I’m not an expert on this, but I was talking to a friend who sells insurance. Some of the people who do have Medicaid insurance, it’s almost impossible for him to compete with the government on that. Some Georgians look at this from a free market aspect. Now, 700,000 people is certainly a lot of people, a large demographic that doesn’t have coverage. I know the system can be abused and that can be costly. I think [Medicaid] should be for major health problems. There is definitely a need for more access for severe health issues. But I’ve only had one medical issue in my 19 years, and I was covered. There should be coverage for COVID, sore throat, colds, that is something to be looked at. We don’t need free health care for everybody. It’s not the best thing for the people who work in the insurance industry, or sell medical devices, or run medical-related businesses. They can’t compete with the government on prices. I’m sorry I don’t know more about the Medicaid issue.

Congress has introduced legislation that would make abortion illegal by federal law, reinforcing the Supreme Court’s decision to overturn Roe vs. Wade. The state of Georgia’s “Heartbeat Bill” makes abortion illegal after a fetal heartbeat is detected, usually by about six weeks. How do you feel about these federal and state actions to make abortion illegal? What other thoughts do you have about reproductive choice?

I was very supportive of the Heartbeat Bill. A heartbeat is something we look at to determine if someone’s dead. We check their pulse and use that to say if they can be legally deceased. A fetus, a baby with a unique stable heartbeat, should live; I thought the bill made common sense. There were provisions for rape, incest, the life of the mother. I do think that is good. At the federal level, I know Lindsay Graham has a bill, but I think abortion should be a state’s rights issue. It seems kind of like D.C. vs the states on this. I think abortion should be handled at the state level. Georgia is a pro-life state. The majority of coastal Georgia is pro-life, we have a lot of evangelicals in this region. I know a lot of Democrats who are pro-life. It’s a bipartisan issue among religious people.  


Marion Butler

Marion Butler, 76, retired since 2008 from a 34-year career as a developmental disabilities caretaker; lives in Cuthbert; single, widowed, lifelong Democrat.

In what ways has the cost of health care affected you and your family recently?

As a retired state employee, I have state-provided insurance, so it hasn’t changed that much recently. My co-pays and out-of-pocket expenses, I can handle them. It’s pretty reasonable. I’m fortunate to have this coverage.

Georgia is one of 12 states that opted not to expand Medicaid, which could have extended coverage to an estimated 600,000 to 700,000 more Georgians. What is your stance on this issue?

Honestly I don’t understand how Medicaid coverage works. I would say I wish Governor Kemp had expanded it because people need that coverage and can’t afford it. It would help a lot of people out.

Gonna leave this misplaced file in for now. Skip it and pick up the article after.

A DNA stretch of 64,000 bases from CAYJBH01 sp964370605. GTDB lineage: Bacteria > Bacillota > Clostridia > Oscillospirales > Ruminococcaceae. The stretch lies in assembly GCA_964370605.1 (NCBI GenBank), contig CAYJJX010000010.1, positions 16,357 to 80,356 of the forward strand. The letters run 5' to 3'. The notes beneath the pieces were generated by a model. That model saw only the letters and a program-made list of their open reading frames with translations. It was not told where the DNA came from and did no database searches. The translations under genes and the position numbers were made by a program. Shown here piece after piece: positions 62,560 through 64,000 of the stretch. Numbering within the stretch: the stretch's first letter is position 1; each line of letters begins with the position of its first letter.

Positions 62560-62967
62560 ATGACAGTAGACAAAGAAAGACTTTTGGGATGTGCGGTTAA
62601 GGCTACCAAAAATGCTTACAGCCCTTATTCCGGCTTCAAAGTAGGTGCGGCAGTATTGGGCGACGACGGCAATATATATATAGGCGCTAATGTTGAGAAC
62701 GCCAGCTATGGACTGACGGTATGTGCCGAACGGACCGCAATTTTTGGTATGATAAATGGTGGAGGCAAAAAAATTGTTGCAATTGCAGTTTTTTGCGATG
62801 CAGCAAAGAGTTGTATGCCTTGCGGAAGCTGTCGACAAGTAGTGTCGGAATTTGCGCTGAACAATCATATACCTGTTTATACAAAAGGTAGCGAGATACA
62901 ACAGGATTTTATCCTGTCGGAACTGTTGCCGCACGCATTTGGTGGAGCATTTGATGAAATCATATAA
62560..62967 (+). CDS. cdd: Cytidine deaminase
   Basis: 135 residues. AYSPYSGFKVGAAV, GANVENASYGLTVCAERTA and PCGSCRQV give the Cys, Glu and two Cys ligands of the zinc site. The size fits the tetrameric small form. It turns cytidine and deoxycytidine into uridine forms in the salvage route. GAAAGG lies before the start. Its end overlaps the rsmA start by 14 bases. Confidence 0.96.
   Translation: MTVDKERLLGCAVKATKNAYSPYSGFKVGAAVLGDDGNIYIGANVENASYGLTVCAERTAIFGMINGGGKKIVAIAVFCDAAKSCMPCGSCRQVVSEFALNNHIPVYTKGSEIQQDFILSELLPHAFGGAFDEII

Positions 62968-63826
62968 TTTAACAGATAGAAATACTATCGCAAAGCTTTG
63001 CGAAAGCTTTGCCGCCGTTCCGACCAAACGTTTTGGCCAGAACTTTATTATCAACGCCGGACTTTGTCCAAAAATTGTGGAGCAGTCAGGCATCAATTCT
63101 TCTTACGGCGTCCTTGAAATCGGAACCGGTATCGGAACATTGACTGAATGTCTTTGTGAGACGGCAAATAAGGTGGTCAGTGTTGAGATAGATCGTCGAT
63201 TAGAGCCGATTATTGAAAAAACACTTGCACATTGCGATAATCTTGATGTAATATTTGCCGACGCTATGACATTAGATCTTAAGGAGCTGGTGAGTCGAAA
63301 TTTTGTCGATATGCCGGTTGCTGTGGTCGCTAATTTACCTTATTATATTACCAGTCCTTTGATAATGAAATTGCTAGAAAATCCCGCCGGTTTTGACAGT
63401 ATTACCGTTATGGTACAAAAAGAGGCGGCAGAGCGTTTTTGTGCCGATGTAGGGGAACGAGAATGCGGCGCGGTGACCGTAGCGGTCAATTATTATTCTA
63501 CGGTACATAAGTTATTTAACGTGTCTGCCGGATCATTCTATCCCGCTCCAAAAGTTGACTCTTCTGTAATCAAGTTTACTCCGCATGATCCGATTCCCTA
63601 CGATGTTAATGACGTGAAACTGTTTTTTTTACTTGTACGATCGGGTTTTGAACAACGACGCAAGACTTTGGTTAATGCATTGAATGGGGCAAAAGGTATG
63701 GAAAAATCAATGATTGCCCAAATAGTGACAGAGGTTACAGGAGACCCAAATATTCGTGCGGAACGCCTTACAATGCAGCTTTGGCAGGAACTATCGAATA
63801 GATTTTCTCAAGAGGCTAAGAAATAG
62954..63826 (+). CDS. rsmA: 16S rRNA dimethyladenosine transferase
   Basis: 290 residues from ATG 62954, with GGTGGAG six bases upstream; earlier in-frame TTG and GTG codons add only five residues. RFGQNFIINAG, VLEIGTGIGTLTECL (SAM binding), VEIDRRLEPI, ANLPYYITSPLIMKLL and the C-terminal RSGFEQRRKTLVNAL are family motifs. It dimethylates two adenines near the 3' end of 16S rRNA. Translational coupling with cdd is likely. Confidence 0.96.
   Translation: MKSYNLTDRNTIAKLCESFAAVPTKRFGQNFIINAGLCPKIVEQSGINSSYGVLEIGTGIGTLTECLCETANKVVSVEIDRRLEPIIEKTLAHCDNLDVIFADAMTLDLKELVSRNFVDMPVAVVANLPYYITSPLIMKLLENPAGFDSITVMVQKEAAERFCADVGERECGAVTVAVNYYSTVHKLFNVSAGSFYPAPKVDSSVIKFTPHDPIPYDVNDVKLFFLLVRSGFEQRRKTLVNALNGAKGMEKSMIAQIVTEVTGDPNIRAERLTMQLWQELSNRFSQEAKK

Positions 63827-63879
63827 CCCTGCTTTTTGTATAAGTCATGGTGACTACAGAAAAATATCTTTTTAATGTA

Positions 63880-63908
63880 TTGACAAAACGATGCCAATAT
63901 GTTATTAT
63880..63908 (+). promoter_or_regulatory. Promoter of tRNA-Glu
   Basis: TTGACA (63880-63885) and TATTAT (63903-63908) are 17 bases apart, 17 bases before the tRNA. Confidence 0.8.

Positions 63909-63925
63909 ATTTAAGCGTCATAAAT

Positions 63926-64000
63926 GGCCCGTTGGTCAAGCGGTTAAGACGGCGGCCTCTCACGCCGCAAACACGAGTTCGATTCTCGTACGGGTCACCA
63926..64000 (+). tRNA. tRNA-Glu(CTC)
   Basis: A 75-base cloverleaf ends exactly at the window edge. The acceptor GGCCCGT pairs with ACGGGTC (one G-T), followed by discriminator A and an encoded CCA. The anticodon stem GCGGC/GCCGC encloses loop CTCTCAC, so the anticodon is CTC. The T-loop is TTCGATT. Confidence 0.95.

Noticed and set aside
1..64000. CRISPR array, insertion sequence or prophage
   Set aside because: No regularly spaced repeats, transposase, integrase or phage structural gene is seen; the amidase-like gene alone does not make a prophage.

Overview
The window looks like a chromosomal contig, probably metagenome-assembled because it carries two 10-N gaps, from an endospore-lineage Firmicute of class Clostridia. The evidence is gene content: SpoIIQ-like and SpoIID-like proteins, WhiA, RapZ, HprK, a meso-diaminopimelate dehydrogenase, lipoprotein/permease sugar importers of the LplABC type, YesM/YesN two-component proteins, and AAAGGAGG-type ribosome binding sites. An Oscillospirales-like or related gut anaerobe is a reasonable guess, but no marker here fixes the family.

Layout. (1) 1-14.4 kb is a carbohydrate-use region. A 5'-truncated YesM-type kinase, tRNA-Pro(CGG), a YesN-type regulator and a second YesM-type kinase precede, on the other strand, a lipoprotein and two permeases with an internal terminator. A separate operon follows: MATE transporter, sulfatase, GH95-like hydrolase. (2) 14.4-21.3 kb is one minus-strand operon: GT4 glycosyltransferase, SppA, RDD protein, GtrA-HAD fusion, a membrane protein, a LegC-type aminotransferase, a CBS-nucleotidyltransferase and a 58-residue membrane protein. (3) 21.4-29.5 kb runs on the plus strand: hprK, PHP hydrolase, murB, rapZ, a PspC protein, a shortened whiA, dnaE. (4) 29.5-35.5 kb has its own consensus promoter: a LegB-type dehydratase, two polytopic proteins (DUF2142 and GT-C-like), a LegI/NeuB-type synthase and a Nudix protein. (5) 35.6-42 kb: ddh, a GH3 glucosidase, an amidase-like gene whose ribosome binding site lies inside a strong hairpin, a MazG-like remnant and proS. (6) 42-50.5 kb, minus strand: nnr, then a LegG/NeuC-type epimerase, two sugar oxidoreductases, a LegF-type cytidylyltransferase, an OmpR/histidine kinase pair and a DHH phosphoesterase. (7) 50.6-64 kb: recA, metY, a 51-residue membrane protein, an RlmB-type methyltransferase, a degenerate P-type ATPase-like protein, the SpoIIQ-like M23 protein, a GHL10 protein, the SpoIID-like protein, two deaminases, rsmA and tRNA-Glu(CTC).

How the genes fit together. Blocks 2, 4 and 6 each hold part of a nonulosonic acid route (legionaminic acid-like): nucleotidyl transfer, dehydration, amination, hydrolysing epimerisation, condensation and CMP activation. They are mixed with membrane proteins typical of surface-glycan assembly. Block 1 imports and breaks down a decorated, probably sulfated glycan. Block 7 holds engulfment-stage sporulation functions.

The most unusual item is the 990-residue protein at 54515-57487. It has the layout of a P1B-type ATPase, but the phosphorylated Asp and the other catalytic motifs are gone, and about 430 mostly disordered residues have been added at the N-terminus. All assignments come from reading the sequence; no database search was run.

Congress has introduced legislation that would make abortion illegal by federal law, reinforcing the Supreme Court’s decision to overturn Roe vs. Wade. The state of Georgia’s “Heartbeat Bill” makes abortion illegal after a fetal heartbeat is detected, usually by about six weeks. How do you feel about these federal and state actions to make abortion illegal? What other thoughts do you have about reproductive choice?

I go back to scripture on this issue. I have a choice. All women should have a choice with their bodies. My religious belief is it’s wrong to have an abortion, but there are circumstances that are needed to be taken care of. But I have always said as a person, I need to make that choice myself.


James Flanagan

James Flanagan, 39, Conservative, veteran and veterans’ advocate, married with two children, lives in Atlanta.

In what ways has the cost of health care affected you and your family recently?

It’s really a personal matter for me. My number one issue is the health care bureaucracy. My wife is a doctor, so I know the numbers. In the past 40 years, we’ve had more bureaucrats coming in than doctors into the field. A way it has really hit me is dealing with my uncles who have been sick recently. Both are veterans who served in the military and needed immediate help for different ailments. And my family spent a lot of time dealing with the VA [Veterans Administration] and dealing with a lot of red tape to make sure they got the help that they needed. And it was a challenge. The system wasn’t very responsive to questions. Seems like you have to be an expert or go to a lawyer or to people who know the system to get the right care, and to make sure you get reimbursed for that care. And that extends to other folks, too. I have friends who are on fixed incomes, single parents, I can’t even imagine how they figure out how to get treatment, the right way to pay a bill. My wife is a doctor, I have a legal background, and it’s hard for us to decipher what’s covered, what insurance will pay for, how to do it. It’s very confusing, very frustrating, and I think we can do better.

Georgia is one of 12 states that opted not to expand Medicaid, which could have extended coverage to an estimated 600,000 to 700,000 more Georgians. What is your stance on this issue?